Four of a Kind
June 12th 2009 02:13
David O'Connell is a guest writer on 20/20 Filmsight, and has his own excellent movie review site at Screen Fanatic.
Director Fiona Cochrane’s feature debut, after a lengthy career in documentaries and short films, has been worth the wait. Four of a Kind, yet another quality Australian release for this calendar year, is an adaptation by Helen Collins of her own play, Disclosure. Remaining faithful to its origins, the film is structured as four self-contained but interconnected acts, each becoming more intriguing as lines are drawn between the main characters; all share dark secrets, either concealed or indulged by words that, rather than lie, simply “omit the truth” in serving some indistinct, ulterior purpose.
Detective Gina Sturrock (Leverne McDonell) is a detective investigating the murder of a young nurse suspected to be the lover of a philandering doctor whose indignant wife, Anne Carson (Louise Siverson), has been brought in for questioning. Sturrock’s meticulous probing peels back the contradictions in Carson’s recollections, many of which are negated by flashback snippets revealing the web of lies upon which her discrepancies are built.
The second act effectively turns the tables as Gina becomes the one asked to respond to detailed questioning in her regular session with psychotherapist Glenda Hartley (Gail Watson). Gina reveals an impenetrable angst, an ongoing anxiety - reignited by her latest case - whose origin seems to be in the intense fascination she once had for a tutor in college; it was an episode that left her traumatised by a wicked betrayal and the ensuing confusion that engulfed her. Glenda, an astute interpreter of symbols, reads between the lines of Gina’s recollections and is able to cut to the heart of a mysterious death; Gina's reaction to her presumptive query is a revealing insight into the divinity she seemingly ascribes to the trajectory of her life thereafter.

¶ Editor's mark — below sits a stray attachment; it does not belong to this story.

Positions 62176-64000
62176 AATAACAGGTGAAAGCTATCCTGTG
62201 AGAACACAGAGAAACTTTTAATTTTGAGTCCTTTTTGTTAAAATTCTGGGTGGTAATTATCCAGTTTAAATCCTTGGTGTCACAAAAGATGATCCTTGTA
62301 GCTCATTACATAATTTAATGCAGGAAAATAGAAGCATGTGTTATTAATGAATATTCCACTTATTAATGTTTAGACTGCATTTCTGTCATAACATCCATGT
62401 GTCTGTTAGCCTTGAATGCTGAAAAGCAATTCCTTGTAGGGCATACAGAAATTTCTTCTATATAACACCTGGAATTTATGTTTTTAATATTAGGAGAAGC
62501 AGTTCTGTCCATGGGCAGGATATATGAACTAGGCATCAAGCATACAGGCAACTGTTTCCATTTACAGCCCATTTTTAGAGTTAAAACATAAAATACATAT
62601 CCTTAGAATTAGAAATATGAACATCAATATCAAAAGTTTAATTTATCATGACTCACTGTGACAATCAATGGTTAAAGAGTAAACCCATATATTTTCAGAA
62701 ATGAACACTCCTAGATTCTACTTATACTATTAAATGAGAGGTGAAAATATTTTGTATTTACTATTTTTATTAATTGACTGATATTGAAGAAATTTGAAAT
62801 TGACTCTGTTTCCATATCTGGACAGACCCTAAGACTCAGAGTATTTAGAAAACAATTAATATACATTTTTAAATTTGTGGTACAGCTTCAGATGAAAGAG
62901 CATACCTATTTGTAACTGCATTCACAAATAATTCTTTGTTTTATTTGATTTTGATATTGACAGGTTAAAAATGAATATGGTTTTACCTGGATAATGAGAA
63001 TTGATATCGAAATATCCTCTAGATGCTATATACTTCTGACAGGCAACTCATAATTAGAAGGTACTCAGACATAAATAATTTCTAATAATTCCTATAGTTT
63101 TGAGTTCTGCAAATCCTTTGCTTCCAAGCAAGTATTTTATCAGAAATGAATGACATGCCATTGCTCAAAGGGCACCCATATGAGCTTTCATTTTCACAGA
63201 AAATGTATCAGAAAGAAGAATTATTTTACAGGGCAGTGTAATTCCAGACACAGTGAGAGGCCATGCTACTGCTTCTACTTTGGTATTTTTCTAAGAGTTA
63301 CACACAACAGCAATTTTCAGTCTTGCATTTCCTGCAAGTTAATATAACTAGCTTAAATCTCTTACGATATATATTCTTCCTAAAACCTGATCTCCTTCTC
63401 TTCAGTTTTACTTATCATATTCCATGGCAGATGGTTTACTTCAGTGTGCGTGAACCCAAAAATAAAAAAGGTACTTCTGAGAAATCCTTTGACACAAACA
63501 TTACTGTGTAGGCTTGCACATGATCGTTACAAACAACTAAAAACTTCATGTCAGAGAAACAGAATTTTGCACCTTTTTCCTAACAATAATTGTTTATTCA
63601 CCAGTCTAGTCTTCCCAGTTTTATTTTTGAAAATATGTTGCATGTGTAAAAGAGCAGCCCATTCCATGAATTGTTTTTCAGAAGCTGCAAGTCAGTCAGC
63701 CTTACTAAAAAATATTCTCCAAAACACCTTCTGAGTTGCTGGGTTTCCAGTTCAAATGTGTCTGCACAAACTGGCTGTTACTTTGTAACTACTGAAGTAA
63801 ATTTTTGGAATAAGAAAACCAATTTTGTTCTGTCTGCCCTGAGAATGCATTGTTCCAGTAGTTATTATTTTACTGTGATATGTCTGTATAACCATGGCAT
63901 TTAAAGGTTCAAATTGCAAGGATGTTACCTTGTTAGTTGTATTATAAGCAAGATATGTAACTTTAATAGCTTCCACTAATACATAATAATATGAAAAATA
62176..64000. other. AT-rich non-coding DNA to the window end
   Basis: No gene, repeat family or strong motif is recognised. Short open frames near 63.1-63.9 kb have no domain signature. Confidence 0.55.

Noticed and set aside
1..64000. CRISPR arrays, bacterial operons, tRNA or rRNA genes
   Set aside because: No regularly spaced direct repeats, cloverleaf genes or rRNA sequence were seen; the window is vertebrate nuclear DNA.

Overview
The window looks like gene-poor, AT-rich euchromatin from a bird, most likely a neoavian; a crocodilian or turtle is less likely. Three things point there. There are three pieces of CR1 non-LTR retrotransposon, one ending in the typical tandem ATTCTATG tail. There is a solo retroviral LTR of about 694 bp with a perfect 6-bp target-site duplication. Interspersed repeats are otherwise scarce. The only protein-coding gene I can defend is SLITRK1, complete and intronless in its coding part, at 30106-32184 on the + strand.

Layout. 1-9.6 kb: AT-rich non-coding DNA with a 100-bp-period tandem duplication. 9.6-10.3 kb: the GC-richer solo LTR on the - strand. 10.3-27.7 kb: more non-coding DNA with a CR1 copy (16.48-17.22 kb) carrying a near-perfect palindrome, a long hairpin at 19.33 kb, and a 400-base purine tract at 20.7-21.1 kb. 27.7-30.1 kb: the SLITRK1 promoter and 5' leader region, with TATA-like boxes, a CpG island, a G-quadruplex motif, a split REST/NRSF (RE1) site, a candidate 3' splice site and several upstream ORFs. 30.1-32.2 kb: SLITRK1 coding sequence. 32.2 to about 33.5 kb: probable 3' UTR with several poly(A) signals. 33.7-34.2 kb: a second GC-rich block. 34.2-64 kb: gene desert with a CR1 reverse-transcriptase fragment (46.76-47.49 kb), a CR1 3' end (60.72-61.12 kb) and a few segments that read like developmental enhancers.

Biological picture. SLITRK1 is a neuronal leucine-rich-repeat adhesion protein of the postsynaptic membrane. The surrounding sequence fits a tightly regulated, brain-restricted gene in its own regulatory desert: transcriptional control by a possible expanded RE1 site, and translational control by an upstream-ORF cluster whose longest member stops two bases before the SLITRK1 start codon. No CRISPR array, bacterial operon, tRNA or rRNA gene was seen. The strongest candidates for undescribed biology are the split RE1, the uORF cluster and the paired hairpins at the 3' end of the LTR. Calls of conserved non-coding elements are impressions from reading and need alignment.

It’s then Glenda’s turn to probe the depths of her insecurities and doubts as she confides in her longtime friend Susan Riley (Nina Landis) in the third act, before the fourth and final act - set two weeks later and centred around another murder - draws all the strands together in a painstaking arrangement, just when it seems the drama will peter out, a series of relatable facts unable to find a merging point.
Tightly plotted and marked by authentic, riveting performances from its three primary leads, Four of a Kind is a compelling argument for never judging a book by its cover; though shot on video with an ultra modest budget, its strongest attributes are those fundamental to the creation of any dramatic work: the intrinsic strength of its screenplay and the performers who vividly bring it to life.
McDonell is a wonderful actress, giving a dominating turn as the sharply focused detective who harbours a crucial secret of her own; in her case omitting the truth may be the key to serving a rough poetic justice, though it’s not known until the final moments exactly how. She’s the film's most fascinating character too, her technique as a detective relayed by a perfect balance of inquisitor and clinical tactitian. Conversely she's just as adept in revealing Gina's more vulnerable side in her revelatory session with Glenda, giving her portrayal further credence.
Watson and Landis are equally good, breathing life into their flawed but fully-fleshed out characters; wavering between emotional distress and cynical calculation they help magnify their inherent ambiguities with nuanced performances. Siverson, another experienced actress from stage and TV, is faultless in the first act, helping create a believable scenario that grounds the film in reality from its opening moments. Interspersed between acts are songs by Joe Camilleri and the Black Sorrows, his distinct musical sensibilities providing a unique momentary diversion.
The first three segments all leave irresolute fragments churning just beneath the surface of their exchanges, tantalizing with possible outcomes. Three separate murders are referred to in these confessionals - but which ones, if any, are most vital to resolving these women’s troubles, to finally uncovering the previously omitted truths?
This absorbing, cleverly conceived mystery, which reveals more subtle but crucial connections as it progresses, unravels at a carefully measured pace; its circular structure means that all the loose ends, laid out like half-concealed clues, are not tied up until the deliciously ironic inference of the final frame, the kind of twist to make you squirm, but smile with delight.
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